The following year, when Jeanne and Paul went to Sun Valley, Paul rode the ski lift to the top of Dollar Mountain and swooped down repeatedly, while his wife found a pleasant little hillock which offered exactly the mild type of slope she wanted.
That evening at dinner when Marty Arrouge (husband of Norma Shearer and a champion skier) asked Jeanne how she was getting along, she answered happily, “I’m not much of a skier, but I have fun. Paul spent the day on Dollar Mountain, but I . . . well, I didn’t go up Dollar Mountain, and I didn’t go up Half-Dollar Mountain. I spent the day on a course I think of as Two-Bit Hill.”
“I have news for you,” grinned Marty. “We call that rise in the landscape Nickel Mound.”
Afterward Jeanne confided to Paul, “At least I’ve learned to admit what I don’t know. I don’t pretend any more. You’ve taught me that.”
In turn, Paul has picked up a lesson or two from Jeanne. A businessman to the core, Paul likes to figure out ways to save money. His commercial enterprises indicate that his plans are usually effective, but his slips have made family history.
When the Brinkmans decided to level a new site on their seven-acre hillside and build a studio for Jeanne, Paul secured quotations from several bulldozer operators and found that preparing the necessary flat area would cost nearly three hundred dollars.
“I could do it myself some Saturday morning,” announced Paul, aghast.
“Better leave it to an expert, dear,” suggested Jeanne, a great believer in actors acting, engineers engineering, and bulldozers bulldozing.
“Simple job. Anybody could do it,” said Paul airily.
He rolled out at four one morning, having made arrangements to borrow a tractor with bulldozer attachment, and laboriously brought the incubus back through city streets and up the winding roads to the lot. There, before the worshipful gaze of his three sons, Paul set to work.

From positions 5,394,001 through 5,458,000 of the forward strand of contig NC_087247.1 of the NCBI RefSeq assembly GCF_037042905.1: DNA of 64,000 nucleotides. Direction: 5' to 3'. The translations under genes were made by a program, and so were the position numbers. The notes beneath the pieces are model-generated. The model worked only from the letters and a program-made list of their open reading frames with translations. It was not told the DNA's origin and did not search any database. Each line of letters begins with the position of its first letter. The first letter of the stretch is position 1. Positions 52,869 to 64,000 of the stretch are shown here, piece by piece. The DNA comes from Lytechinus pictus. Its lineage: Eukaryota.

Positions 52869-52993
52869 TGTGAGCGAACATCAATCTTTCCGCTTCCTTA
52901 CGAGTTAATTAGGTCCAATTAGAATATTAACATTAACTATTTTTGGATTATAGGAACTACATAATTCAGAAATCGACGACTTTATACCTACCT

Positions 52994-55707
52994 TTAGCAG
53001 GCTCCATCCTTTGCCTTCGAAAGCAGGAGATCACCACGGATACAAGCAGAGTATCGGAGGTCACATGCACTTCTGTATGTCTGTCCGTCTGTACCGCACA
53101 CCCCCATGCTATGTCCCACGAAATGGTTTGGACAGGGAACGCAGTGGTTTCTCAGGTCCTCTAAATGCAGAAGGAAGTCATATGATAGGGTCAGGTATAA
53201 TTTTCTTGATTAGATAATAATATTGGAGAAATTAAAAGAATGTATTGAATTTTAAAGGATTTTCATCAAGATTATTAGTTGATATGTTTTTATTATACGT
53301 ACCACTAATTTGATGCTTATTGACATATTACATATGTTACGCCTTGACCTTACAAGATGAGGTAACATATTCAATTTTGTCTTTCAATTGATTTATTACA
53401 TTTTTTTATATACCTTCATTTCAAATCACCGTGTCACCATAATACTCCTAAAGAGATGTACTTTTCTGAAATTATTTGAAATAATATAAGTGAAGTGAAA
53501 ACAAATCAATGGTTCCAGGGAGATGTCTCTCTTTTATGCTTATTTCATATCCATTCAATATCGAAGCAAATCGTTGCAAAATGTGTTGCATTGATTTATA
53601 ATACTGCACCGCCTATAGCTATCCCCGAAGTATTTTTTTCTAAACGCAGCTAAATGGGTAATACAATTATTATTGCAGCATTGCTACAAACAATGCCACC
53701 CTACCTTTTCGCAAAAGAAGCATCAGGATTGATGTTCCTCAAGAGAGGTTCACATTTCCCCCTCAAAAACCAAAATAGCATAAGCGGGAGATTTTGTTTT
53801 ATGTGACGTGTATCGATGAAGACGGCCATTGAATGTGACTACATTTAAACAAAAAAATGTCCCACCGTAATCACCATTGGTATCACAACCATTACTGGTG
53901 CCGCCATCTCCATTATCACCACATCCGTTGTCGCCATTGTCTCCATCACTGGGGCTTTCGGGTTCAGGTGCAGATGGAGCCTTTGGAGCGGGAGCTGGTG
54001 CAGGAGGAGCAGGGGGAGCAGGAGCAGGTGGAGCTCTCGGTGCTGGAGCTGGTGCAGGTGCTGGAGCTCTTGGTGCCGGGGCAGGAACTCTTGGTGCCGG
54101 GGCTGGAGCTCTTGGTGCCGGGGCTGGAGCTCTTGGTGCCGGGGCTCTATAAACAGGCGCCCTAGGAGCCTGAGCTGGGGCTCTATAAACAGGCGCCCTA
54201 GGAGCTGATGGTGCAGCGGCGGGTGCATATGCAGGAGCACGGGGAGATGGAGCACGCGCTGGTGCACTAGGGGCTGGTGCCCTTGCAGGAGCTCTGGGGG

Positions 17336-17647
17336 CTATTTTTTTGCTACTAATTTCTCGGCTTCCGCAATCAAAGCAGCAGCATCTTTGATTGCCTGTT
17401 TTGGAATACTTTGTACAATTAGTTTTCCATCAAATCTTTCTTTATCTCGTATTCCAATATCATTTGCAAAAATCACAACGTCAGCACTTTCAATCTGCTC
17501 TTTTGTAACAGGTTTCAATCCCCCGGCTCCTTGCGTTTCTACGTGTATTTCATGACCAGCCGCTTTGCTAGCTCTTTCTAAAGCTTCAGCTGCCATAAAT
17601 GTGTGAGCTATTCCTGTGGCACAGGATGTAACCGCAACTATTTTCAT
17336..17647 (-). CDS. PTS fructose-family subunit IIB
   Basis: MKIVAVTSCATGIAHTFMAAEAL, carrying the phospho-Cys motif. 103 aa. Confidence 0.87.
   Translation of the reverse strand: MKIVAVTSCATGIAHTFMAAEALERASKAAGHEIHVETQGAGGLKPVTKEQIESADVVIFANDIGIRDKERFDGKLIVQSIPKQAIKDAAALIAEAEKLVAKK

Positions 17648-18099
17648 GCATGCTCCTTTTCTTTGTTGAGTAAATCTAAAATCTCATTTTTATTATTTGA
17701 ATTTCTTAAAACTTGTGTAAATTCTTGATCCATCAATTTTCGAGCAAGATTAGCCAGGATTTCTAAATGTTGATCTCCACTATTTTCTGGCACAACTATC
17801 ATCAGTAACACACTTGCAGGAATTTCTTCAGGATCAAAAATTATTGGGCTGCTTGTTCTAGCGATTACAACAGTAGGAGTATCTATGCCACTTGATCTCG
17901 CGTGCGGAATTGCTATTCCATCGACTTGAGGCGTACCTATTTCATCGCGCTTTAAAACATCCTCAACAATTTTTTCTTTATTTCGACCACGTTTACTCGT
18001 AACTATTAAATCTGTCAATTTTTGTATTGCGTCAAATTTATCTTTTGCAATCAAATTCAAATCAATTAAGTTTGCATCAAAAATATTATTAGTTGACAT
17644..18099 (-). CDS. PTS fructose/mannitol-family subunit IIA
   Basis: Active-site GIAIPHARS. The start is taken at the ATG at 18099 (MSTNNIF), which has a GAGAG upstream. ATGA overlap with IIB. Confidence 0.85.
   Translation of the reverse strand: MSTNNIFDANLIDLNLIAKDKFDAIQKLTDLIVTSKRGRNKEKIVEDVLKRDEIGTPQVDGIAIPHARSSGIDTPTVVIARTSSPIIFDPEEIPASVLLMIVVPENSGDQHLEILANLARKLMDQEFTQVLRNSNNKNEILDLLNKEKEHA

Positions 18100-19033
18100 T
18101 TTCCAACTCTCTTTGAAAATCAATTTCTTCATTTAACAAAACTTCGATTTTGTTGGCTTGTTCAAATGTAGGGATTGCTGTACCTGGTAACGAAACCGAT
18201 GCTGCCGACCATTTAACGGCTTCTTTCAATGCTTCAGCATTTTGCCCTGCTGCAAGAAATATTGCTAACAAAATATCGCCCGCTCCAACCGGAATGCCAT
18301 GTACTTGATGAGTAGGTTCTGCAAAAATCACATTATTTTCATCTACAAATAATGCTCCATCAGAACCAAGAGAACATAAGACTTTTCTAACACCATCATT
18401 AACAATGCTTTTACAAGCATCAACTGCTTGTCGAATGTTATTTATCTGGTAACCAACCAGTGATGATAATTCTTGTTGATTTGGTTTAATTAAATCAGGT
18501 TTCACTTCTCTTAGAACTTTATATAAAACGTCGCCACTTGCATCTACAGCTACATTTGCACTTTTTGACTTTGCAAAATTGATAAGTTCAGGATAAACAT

Jeanne watched for a time, but finally had to return to the house to check on the welfare of Jeanine. A few moments later Paul appeared at the door, quivering, his face ashen, his hair matted with soil.
The tractor had fouled one thread in an old tree stump and had rolled over twice, lodging—as fate would have it—against a scrub oak tree. Except for this barrier, the tractor would have crashed to the bottom of the canyon, probably killing Paul.
As it was, it cost nearly a thousand dollars to hire a giant crane to rescue the tractor and bulldozer.
Jeanne and Paul spent their honeymoon at Furnace Creek Inn, one of the fabulous resorts in California’s far-flung Mojave Desert. As they lounged around the pool one afternoon, Jeanne said to her new husband, “I don’t think I could endure any more happiness. My heart is filled to the brim with love for you. There’s no room for anything else.”
Time passed and on Easter Day, April 6, 1947, Paul, Jr. was born. During the months that followed, Jeanne dutifully read all the books about babies and some works on child psychology, and tried to apply the sensible suggestions. When friends asked Jeanne how she differentiated between Paul, her husband, and Paul, her son, when speaking to them, she said, “It’s easy. My books insist that a mother shouldn’t talk baby talk to a child and I imagine it’s a sound theory. So I call my husband ‘Mommy’s ’ittle sweetums’ or some such foolish term, and I call our boy ‘Paul.’ ”
To celebrate the birth of Paul, Jr., Paul, Sr. gave Jeanne an orchid plant which was placed in an advantageous position among the seven acres of Brinkman property. The plant thrived. Currently Jeanne gets a kick out of acknowledging compliments when she wears orchids on state occasions, by saying, “Thank you, I’m proud of them. They come from our own backyard, you know.”
Paul, Jr. is now five, and a highly responsible human being. Always an alert child, he has a knack for applying the things he has been taught. When he was at the grabby stage, Jeanne used to caution him, “You mustn’t touch that, Paul. It’s fragile. That means it will break.”
Not long ago Jeanne overheard him coaching his younger brother, Timmy, about proper treatment of baby sister, Jeanine. “You mustn’t touch her, Timmy. She’s fragile. That means she will break.”
Paul can and does correct the situation when he finds Jeanine in a sodden condition in her bed or playpen, and he is trying to teach her to talk. She responds to him with the usual infant goos, which he translates as highly dramatic narrative.
Paul is allowed to participate in his parents’ discussion of family plans because he seems, Jeanne says, “like a college student to us. People who have teen-age children think of our Paul as a baby, but, to us, he’s almost adult. That’s because he is the oldest of the four children, of course.”